Mildred George Goertzel, a peace activist and teacher whose book "Cradles of Eminence," about the early lives of famous people, is considered a classic in gifted education, devoted herself to words and freedom.
With her husband of 60 years, the late Victor Goertzel, and their son Ted Goertzel of Medford Lakes, N.J., she wrote other books, including "Linus Pauling: A Life in Science and Politics."
She tried to write a mystery, her favorite genre for recreational reading, but the book went unpublished.
She also was a fierce competitor at chess and Scrabble.
But her forte was working for liberal causes and analyzing lives of accomplished people. She had met Eleanor Roosevelt, Socialist leader Norman Thomas, Mexican artist Diego Rivera and his wife, Frida Kahlo, and the Rev. Martin Luther King Jr.
"She was a good Quaker," said her son Penn Goertzel of Seattle. "She'd talk a lot on the phone, have morning coffee at The Daily Grind in Montlake and prepare dinner on an average day. But mainly she'd be writing. She wrote five hours a day."
Mrs. Goertzel died last Friday (Jan. 21) of heart failure. She was 94.
Born on a farm in Arcadia, Ind., she excelled in English at school and earned a bachelor's degree from Ball State Teacher's College. She paid her way through college by writing for newspapers and teaching elocution.
After college, she taught in Indiana and Michigan. Summers, she studied writing at the University of Chicago; one of her professors was playwright Thornton Wilder.
She threw herself into Depression-era socialist politics, which is how she met her future husband.
Working in Mexico, they met intellectuals and artists and joined the Religious Society of Friends (Quakers). Their work later took them to California, Michigan and New Jersey. In 1957, after driving an African-American student who'd stayed with them home to Birmingham, Ala., they visited King.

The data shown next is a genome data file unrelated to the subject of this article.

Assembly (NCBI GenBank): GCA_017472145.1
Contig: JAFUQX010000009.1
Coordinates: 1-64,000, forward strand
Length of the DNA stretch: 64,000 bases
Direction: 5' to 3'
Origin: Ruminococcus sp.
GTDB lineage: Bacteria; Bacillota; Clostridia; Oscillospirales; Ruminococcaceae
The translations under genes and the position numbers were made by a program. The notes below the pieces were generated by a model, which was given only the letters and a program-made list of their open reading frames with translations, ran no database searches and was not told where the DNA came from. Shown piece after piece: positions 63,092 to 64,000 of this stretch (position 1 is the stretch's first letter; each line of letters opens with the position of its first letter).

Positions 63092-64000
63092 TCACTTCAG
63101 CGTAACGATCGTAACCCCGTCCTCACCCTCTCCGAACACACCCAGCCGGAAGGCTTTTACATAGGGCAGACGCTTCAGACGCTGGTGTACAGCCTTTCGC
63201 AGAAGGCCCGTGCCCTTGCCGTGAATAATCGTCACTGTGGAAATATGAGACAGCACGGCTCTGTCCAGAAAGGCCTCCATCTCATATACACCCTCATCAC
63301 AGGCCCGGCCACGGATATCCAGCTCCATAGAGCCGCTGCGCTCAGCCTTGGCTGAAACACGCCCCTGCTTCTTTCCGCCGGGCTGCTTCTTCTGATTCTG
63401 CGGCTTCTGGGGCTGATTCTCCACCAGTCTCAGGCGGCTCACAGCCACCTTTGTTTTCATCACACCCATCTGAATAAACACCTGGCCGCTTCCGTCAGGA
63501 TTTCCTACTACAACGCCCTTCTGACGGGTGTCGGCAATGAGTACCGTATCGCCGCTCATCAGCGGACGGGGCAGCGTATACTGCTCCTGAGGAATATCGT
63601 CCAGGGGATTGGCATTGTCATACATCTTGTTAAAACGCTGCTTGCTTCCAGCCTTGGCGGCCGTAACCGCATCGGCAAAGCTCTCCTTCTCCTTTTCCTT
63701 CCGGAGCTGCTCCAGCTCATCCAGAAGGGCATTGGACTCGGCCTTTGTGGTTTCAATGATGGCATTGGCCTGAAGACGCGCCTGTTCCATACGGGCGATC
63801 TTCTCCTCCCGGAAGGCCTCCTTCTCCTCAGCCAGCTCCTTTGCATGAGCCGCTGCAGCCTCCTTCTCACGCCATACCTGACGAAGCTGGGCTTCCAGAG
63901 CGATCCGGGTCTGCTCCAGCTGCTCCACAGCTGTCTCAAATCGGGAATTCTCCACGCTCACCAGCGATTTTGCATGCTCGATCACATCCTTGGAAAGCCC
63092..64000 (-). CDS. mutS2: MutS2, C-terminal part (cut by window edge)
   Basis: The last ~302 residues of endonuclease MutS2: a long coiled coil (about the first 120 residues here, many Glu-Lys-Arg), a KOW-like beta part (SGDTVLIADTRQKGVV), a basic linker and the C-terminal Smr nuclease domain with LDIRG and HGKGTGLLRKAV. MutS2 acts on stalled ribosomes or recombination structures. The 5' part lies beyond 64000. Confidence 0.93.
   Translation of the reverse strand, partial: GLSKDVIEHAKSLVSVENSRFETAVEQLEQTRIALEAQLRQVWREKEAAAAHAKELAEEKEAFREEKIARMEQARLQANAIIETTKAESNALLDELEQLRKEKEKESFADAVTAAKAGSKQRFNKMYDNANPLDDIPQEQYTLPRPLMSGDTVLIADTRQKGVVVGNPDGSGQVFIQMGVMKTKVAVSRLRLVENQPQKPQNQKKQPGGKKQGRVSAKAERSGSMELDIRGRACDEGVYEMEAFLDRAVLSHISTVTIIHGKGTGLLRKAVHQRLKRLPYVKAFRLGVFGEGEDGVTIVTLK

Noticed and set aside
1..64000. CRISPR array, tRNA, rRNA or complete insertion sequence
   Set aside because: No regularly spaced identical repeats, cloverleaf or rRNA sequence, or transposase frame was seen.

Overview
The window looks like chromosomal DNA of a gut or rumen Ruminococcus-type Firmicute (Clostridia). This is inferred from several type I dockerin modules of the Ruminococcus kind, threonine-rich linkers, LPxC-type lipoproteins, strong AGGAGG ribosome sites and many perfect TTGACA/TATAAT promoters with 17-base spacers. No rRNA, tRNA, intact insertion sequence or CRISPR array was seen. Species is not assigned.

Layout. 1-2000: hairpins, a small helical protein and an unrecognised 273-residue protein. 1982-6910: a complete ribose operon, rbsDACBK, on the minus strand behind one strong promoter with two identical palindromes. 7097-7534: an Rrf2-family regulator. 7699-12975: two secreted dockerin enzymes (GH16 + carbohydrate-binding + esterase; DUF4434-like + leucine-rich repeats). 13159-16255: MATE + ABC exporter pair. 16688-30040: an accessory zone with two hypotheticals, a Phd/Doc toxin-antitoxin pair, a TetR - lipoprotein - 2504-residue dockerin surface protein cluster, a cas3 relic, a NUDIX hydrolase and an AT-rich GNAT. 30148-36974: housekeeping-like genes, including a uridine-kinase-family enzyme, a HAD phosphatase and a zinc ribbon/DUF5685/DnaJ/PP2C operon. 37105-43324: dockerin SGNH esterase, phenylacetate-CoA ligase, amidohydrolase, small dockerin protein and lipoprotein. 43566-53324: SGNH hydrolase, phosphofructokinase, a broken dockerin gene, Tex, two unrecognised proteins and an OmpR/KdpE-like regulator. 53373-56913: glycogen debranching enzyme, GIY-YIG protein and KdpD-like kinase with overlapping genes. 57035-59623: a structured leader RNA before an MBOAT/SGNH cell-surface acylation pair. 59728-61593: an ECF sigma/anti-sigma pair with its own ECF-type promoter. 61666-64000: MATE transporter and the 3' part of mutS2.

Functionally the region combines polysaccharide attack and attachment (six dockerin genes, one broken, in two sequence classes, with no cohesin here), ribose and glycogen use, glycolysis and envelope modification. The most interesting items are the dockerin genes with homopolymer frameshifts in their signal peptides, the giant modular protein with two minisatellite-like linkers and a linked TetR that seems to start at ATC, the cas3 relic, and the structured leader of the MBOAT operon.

In Detroit, Mrs. Goertzel chaired the Women's International League for Peace and Freedom, and co-founded the National Society for Gifted Children. In New Jersey, she directed a school for emotionally disturbed youngsters and led anti-war and civil-rights demonstrations.
Her book "Cradles of Eminence," published in 1962, earned good national reviews for its insights into how prominent people develop. The sequel, "300 Eminent Personalities," was published in 1978.
Her biography of the renown chemist Pauling, a Nobel Prize-winner in chemistry and peace, was a labor of love and dismay. "She admired him as a scientist and pacifist but disliked his egocentric personality and claims for Vitamin C as a cure-all," said Goertzel.
A Seattle resident since 1980, she stayed involved in Friends' causes.
"She was tough," said her son. "And she never did have a shortage of opinions."
Also surviving are her son John Goertzel of Langley, Island County; five grandchildren and six great-grandchildren.
http://www.amazon.com/Cradles-Eminence- ... 0910707561